New fathers are less likely to seek help if feeling anxious and depressed
Tackling post-natal depression: the baby blues can strike men too
No, it isn’t political correctness and gender equality gone mad – men really do suffer from Paternal Post-Natal Depression (PPND). And it is time people started talking more openly about the ways in which new fathers are affected, according to the Priory Wellbeing Centre Dubai. To get the discussion rolling, it is holding dedicated workshop sessions on post-natal depression for both men and women, at its centre on Oud Metha road, near Healthcare City.
Many of us will be familiar with the Priory name, probably in the context of celebrities in the United Kingdom checking in for treatment for their addictions. But this is only one aspect of the services it offers, says Dr Walid Abdul-Hamid, clinical director and consultant psychiatrist at the Dubai branch of the Priory, which opened in April.
“We cover the whole spectrum and our centre in Dubai is the Priory’s first outside the UK – we’re very excited to be here,” he says. “The standards of care we adhere to are exactly the same as those experienced by patients in the UK.”
As recently reported by The National, the UK branch of the Priory has carried out an extensive survey on new fathers, and the anxiety and feelings of despair and depression that many suffer from. And though the research was carried out elsewhere, Maartje Suijskens, a resident counselling psychologist at the Priory, says it is “representative of trends that we see in other parts of the world, including the UAE”.
According to the poll, one man in 10 claims to have had “negative thoughts” after having children, while one in 15 said they believed they were suffering from PPND. Worryingly, up to half the men who experienced depression or anxiety didn’t seek help, saying they were too embarrassed, because they believed that they should be happy.
“Research from the American Medical Association,” says Suijskens, “shows that PPND affects up to 10 per cent of new fathers throughout the world. It is likely that the numbers are even higher as fathers suffering with depression are less likely to seek help. While there are no specific statistics regarding the rates of PPND in the UAE, the pressure on expat fathers can be just as significant, if not higher.”
Suijskens says those pressures often result from being at a distance from friends and family, and many fathers face extra burdens by being the primary provider, both financially and emotionally. “And it’s been proved that the influence of a father in the development of children is equal to that of the mother, so it’s imperative that, if they’re suffering from depression, they seek the right help,” says Suijskens.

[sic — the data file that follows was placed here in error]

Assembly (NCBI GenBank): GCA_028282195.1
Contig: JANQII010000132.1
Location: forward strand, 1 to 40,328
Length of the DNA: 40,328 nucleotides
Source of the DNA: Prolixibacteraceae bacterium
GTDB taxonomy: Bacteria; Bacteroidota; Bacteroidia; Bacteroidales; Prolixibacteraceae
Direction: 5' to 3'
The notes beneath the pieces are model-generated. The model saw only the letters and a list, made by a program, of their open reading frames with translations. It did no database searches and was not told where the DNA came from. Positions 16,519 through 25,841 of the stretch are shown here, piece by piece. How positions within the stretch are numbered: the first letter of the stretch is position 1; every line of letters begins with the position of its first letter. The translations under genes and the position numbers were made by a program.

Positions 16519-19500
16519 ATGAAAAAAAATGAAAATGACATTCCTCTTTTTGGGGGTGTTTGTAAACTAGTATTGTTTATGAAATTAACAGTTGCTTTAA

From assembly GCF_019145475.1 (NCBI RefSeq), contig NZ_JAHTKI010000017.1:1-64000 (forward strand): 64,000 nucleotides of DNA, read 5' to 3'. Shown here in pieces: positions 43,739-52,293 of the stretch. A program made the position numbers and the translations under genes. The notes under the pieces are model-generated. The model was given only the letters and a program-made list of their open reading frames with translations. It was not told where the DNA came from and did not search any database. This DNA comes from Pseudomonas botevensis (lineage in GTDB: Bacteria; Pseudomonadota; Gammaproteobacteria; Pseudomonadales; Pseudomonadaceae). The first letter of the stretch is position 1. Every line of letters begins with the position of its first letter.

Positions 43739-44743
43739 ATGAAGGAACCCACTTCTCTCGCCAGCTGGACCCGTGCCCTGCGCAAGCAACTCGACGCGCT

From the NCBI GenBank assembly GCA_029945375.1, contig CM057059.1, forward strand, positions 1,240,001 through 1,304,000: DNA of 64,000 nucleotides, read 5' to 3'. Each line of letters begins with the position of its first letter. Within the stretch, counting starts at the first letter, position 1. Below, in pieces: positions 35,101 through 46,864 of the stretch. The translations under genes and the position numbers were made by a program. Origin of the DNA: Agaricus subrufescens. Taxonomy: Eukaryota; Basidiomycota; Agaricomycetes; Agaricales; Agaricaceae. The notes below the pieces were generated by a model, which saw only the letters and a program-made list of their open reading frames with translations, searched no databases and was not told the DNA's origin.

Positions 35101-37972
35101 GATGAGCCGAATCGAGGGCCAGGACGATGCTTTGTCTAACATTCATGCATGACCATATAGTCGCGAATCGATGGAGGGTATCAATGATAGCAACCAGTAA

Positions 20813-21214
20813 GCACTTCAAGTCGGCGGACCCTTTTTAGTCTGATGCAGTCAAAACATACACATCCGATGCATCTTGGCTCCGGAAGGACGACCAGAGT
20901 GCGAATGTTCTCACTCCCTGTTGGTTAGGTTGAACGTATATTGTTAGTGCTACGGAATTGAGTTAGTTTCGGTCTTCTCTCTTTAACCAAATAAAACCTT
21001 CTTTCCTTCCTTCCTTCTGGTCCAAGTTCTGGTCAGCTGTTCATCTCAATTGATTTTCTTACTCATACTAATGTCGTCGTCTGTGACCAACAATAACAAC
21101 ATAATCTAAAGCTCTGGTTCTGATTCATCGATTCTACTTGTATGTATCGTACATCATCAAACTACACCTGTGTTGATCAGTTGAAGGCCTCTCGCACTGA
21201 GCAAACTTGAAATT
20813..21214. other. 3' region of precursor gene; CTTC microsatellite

Abdul-Hamid adds: “Men have always viewed talking about their emotions as a weakness, but it’s becoming clear that being open about this, like women usually are, is better for them. Women are normally happy to talk to their friends, their doctors, and are more ready to seek help through therapy. Men, though, tend to ‘self-medicate’ with alcohol and unfortunately seek help only when it’s too late.
“We need to catch these problems earlier and deal with them, as we would with physical ailments – psychiatrists don’t bite, you know.”
What, then, can we as a society do to get this into the open, to be able to banish the stigma associated with male anxiety? “We are working on getting the issues recognised,” says Suijskens, “but we’re not seeing a change just yet. We need to get the right information into the hands of new parents. For instance it could be provided at the hospital following the birth – we [doctors and psychologists] need to work together on this.
“There is an issue here, too, with health insurance. Most insurance companies either do not cover mental health at all or they will provide only partial coverage for selected diagnoses, as well as selected treatment. This significantly contributes to the negative stigma and misconceptions around mental health.”
The two say that new fathers may well be aware that “something’s not right” with them, but that they’re unlikely to link this to possible PPND. Suijskens says that having a baby is “a life-changing experience” that presents no shortage of challenges, advising that in the weeks and months following the birth, it’s important for both parents to communicate with each other, as well as with family and friends, and to be open and honest about their emotions. The worst thing, she says, that new parents can do is to bottle everything up and hope the feelings of despair will go away of their own accord.
Abdul-Hamid says fathers can experience post-traumatic stress disorder after the birth of a child, especially if the mother has gone through complications. The peer pressure that new parents experience to always be happy – because a baby is a blessing, after all – can also be damaging.
So, what signs should we look for in our friends, colleagues or family members who might be suffering without knowing it? According to the Priory, if you have serious depression you might feel exhausted and anxious, be obsessed with finances, start to withdraw from relatives, be irritable and intolerant, or sleep badly. If that reads like you or someone you know, it’s time to act.
The Priory Wellbeing Centre Dubai is holding free post-natal depression workshops on December 9, from 10am to 12pm. See www.priorygroup.ae